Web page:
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Blue hydrogen could contribute 50% more to global warming than fossil fuels

February 25, 2024
Energy & Chemical Value Chain

The use of blue or low-carbon hydrogen, made from natural gas with carbon capture and storage (CCS), could increase near-term global warming by 50% compared with burning fossil fuels directly for energy if emissions are not properly managed, according to a new study by NGO the US Environmental Defense Fund (EDF) and the University of Arizona.

The study, published in the journal Environmental Science & Technology on 21 February, reanalysed an earlier life cycle assessment of blue hydrogen and found that deployment of the fuel can have “far worse” climate impacts than previously thought.

“This lowers the perceived climate benefits [of blue hydrogen] when replacing fossil fuel technologies,” the authors of the study write.

Some previous analyses have estimated total potential emissions reductions from the use of blue hydrogen at around 70%, the researchers note. They say a worst-case scenario could actually see near-term global warming increase by 50% compared with fossil fuels.

The study assumes a 60% carbon capture rate rather than the 98% often cited by CCS and blue hydrogen advocates, principally because the technology has not yet come close to removing total on-site emissions at commercial scale, explain the researchers.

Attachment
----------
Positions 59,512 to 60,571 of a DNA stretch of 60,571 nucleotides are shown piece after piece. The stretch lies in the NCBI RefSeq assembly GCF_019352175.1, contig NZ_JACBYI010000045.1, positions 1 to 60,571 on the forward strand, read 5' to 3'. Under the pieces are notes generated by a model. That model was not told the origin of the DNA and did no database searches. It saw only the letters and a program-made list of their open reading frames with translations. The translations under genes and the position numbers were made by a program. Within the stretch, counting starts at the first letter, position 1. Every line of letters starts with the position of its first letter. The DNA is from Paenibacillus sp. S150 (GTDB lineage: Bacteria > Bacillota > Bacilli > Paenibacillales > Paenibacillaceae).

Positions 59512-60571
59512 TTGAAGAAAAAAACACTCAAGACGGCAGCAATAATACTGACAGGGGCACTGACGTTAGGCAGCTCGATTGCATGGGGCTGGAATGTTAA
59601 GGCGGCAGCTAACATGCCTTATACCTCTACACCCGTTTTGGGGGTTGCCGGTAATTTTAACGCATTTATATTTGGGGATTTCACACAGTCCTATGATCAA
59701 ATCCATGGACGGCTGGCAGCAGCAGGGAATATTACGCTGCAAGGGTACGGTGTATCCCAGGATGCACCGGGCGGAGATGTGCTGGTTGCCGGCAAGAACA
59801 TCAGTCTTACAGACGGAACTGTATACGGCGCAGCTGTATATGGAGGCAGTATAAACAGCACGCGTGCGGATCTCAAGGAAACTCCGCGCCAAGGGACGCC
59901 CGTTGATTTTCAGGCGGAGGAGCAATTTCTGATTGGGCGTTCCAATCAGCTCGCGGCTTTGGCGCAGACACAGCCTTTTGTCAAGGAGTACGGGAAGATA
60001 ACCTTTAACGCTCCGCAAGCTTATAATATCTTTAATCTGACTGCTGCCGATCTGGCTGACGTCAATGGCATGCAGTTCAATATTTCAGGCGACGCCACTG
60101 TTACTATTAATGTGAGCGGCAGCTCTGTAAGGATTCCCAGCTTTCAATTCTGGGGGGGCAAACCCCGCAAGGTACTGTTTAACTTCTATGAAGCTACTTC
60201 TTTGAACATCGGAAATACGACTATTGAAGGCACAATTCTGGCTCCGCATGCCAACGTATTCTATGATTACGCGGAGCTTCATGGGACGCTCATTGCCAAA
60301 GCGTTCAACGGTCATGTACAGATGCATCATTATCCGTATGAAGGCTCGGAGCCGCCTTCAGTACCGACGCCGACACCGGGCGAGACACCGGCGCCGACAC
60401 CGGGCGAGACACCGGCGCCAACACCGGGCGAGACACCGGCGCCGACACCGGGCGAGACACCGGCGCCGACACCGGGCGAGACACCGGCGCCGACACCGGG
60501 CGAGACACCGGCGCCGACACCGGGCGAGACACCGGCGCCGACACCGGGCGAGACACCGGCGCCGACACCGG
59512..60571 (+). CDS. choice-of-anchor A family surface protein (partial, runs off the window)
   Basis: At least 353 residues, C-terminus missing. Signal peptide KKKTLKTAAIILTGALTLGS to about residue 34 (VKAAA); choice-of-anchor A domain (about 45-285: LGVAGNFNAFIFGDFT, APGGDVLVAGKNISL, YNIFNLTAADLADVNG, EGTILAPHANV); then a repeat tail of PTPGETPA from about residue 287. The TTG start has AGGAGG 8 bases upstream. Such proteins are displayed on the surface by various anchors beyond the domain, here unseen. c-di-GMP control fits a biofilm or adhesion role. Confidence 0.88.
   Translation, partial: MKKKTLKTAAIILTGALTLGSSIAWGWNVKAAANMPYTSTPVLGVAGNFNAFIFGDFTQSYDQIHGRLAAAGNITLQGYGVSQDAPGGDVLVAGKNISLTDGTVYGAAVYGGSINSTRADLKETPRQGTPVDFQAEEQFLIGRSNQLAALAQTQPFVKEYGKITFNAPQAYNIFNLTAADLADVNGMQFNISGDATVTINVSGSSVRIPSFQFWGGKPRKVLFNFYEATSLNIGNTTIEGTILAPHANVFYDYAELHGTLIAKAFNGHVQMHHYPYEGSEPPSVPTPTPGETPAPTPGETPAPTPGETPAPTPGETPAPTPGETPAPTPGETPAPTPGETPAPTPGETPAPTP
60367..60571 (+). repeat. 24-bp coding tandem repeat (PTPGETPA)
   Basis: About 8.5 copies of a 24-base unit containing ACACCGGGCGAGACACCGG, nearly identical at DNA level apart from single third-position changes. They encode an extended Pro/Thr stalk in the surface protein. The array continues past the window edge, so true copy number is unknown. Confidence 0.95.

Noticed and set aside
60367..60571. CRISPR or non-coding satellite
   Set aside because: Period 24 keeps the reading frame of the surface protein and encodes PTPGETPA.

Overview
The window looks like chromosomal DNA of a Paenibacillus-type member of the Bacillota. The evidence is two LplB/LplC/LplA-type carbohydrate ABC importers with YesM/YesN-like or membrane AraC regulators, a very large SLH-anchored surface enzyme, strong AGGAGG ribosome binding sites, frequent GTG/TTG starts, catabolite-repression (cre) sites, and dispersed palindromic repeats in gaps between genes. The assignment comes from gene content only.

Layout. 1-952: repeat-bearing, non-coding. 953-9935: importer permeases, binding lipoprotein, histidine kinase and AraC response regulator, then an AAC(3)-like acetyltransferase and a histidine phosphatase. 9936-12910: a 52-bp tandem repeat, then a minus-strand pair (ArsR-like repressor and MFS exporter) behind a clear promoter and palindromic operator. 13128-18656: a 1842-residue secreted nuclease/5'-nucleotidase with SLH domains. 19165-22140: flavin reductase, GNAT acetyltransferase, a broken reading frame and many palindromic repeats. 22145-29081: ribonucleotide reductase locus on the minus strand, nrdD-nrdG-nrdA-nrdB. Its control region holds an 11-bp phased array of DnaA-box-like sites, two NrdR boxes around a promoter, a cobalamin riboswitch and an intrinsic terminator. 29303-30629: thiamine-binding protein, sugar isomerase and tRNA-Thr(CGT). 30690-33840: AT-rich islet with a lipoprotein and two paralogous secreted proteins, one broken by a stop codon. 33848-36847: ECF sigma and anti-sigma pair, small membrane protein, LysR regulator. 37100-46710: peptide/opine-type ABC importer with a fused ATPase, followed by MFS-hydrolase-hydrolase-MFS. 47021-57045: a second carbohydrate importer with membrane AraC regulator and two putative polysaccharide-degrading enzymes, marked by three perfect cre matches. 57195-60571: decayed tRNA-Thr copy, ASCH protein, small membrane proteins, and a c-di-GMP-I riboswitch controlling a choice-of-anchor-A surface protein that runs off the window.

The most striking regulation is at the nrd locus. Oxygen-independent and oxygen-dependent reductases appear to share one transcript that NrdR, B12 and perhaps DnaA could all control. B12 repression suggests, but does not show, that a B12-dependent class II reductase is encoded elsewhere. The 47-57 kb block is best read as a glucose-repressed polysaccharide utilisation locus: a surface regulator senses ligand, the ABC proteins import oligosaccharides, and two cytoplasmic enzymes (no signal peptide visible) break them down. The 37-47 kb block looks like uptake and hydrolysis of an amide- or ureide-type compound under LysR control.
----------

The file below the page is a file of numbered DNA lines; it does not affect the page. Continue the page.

For green or renewable hydrogen, which is made from the renewables-powered electrolysis of water, the near-term climate benefits also drop by 25% when the full climate impact of hydrogen is factored in. Hydrogen, the smallest known molecule in the universe, “is a leak-prone gas with a potent indirect warming effect in the near-term due to the fact that its chemical oxidation in the atmosphere increases other short-lived greenhouse gases in the atmosphere – methane, tropospheric ozone, and stratospheric water vapour”, the paper explains.

Currently, there are no field measurements available for hydrogen leakage rates from industrial facilities or infrastructure, the research team reports, but estimates range from 1% to 20%, with liquid hydrogen installations believed to come in at the high end.

As governments around the world ramp up policies and funding for hydrogen as a way of meeting net-zero targets, the fuel faces increasing questions from academics and campaign groups over its climate benefits.

The authors conclude that proper assessments of hydrogen’s climate impacts and ways to reduce these should be considered and implemented at every stage of the production process if it is to be an effective decarbonisation tool.

“It is important to get the emissions accounting right, both to accurately assess climate impacts of hydrogen systems and to identify opportunities to reduce them,” said EDF climate scientist and lead author Tianyi Sun in a press release. “When we consider all climate warming emissions and their impacts over the near and long-term, our analysis shows that hydrogen deployment can have far greater [negative] impacts than expected.”

by Annabel Cossins-Smith


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